An Optimist's Guide To Hollywood
Infinity2’s Dan Reisinger had a big 2018. He started by co-creating and directing his first US TV show “Sideswiped” which featured the likes of Rosanna Arquette and Jason Sudeikis. It received great reviews and the pilot alone has been watched over 7 million times and counting. He then came home to direct Channel 10’s Drunk History Australia pilot featuring Flight of The Concord’s Rhys Darby. It was 10’s number 1 rated pilot and the country’s number 1 trending show upon its release. So he has a lot to feel optimistic about right now. But even in the slower patches of his career, Dan has always seemed to be one of the most upbeat guys in the Australian ad landscape. We had a chat to him about optimism and a positive attitude to explore whether or not it’s a learnt behavior, a choice or something more innate.
S: I speak to a lot of creative people about how they’re feeling and all too often they use words like frustrated and exhausted—but you almost always tell me you are excited no matter what is going on for you. Where does this optimism come from?
D: There is a certain madness in choosing a creative path. If you didn’t have a little voice in your head saying “why shouldn’t it be you, you’ve got this” you’d enroll in Accounting at uni and be done with it!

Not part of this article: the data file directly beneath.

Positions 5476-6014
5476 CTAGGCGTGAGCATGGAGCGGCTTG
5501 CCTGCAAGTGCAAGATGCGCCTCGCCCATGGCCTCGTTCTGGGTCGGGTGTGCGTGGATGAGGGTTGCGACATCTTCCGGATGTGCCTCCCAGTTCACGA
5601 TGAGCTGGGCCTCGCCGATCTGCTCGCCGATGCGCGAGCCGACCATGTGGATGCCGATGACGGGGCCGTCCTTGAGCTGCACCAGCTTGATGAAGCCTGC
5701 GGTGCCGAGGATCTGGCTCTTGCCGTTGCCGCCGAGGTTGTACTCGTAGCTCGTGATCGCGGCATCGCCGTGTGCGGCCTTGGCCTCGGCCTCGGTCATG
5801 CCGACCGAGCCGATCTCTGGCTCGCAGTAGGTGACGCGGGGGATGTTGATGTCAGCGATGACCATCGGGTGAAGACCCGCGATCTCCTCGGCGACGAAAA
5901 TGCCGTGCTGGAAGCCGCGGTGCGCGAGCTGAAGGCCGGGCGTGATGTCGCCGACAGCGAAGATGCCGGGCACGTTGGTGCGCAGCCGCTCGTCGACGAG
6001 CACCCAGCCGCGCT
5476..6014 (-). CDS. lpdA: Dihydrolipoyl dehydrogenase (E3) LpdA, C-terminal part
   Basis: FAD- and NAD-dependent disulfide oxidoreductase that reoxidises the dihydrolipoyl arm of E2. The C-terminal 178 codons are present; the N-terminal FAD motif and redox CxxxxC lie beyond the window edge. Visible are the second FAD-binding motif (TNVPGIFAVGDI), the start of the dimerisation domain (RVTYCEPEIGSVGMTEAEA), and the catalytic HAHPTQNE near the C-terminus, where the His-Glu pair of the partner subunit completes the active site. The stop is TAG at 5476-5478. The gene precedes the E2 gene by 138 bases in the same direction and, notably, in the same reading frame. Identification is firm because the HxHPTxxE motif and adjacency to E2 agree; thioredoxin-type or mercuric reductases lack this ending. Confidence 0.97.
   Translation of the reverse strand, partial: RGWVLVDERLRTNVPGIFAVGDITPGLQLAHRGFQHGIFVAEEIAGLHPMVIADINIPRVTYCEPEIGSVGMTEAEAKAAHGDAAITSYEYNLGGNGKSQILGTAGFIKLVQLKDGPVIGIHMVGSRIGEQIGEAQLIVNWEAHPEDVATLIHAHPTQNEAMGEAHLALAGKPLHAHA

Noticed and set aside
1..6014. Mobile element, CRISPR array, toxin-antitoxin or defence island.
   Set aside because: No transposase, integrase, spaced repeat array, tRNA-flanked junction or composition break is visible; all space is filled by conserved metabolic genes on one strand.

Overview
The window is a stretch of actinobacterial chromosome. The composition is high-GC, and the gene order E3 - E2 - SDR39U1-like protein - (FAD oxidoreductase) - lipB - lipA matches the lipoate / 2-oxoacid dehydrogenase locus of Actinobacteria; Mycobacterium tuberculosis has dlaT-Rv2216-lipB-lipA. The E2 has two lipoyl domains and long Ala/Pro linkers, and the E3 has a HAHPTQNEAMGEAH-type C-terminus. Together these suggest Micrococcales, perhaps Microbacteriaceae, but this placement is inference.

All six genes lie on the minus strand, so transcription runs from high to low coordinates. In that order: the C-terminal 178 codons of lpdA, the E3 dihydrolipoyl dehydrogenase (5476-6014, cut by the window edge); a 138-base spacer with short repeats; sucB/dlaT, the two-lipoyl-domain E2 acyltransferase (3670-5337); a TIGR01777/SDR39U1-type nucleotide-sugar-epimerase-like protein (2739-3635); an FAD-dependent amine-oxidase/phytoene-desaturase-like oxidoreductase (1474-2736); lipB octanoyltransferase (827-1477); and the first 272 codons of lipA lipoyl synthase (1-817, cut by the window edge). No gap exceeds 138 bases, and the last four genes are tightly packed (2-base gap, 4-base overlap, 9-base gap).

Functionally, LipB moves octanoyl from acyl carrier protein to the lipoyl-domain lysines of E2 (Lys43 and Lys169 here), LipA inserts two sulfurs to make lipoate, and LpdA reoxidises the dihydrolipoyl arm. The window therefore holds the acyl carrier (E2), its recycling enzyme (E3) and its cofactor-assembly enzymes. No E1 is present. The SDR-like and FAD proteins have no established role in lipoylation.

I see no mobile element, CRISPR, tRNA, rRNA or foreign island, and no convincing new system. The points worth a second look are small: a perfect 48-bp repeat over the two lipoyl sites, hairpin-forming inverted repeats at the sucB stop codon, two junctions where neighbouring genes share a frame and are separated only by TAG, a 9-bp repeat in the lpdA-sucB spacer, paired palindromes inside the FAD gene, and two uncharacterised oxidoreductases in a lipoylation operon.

I suppose the bigger question is how do you maintain this optimism in the face of adversity? Because that’s what this job is really—little patches of glory in an endless ocean of rejection! When you get knocked down what is it that makes you keep getting back up again? The most successful people I know aren’t just optimistic, they’re resilient too. That’s the magic formula I think.
S: Do you think this kind of optimistic thinking has had much of an impact on your career?
D: Well its definitely stopped me from chucking it all in a few times.
When I first moved into advertising from music videos, the campaign I directed for Vanish Napisan won a bunch of Cannes Lions and I thought that’s it, I’ve made it. Kaching! But no one was impressed except for my parents and the phone didn’t ring for more than 6 months.
I was absolutely broke and to make ends meet I started selling coffee machines at Harvey Norman Liverpool. (Which I chose because I figured I’d never bump into anyone there from ad land).
I was pretty low but it gave me time to think about the bigger dream and I got together with some mates from advertising—Dantie Van Der Merwe and Dave Fraser (now CDs at BMF)—and we made a short film called Status Update.
It won a few festivals and got a Vimeo staff pick and next thing you know it got a lot of attention in Hollywood and got me represented over there. Even in that shitty period I still believed things could turn around and that it would be worth it in the end.
I’d also spent so long working towards being a director that I really had no other life skills to fall back on. I never even managed to sell one coffee machine at Harvey Norman so it didn’t even seem like a career in retail could be a goer.
S: From what you have experienced then do you think optimism is a choice?